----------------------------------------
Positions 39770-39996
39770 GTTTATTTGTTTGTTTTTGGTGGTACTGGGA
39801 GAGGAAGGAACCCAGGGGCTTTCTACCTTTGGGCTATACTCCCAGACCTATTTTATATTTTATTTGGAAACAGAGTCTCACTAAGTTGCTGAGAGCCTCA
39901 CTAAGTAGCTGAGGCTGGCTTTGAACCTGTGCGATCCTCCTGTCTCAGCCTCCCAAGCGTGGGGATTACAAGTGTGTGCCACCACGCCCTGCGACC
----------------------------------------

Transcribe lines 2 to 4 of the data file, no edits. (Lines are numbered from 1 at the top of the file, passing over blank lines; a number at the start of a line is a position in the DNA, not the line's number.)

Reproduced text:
39770 GTTTATTTGTTTGTTTTTGGTGGTACTGGGA
39801 GAGGAAGGAACCCAGGGGCTTTCTACCTTTGGGCTATACTCCCAGACCTATTTTATATTTTATTTGGAAACAGAGTCTCACTAAGTTGCTGAGAGCCTCA
39901 CTAAGTAGCTGAGGCTGGCTTTGAACCTGTGCGATCCTCCTGTCTCAGCCTCCCAAGCGTGGGGATTACAAGTGTGTGCCACCACGCCCTGCGACC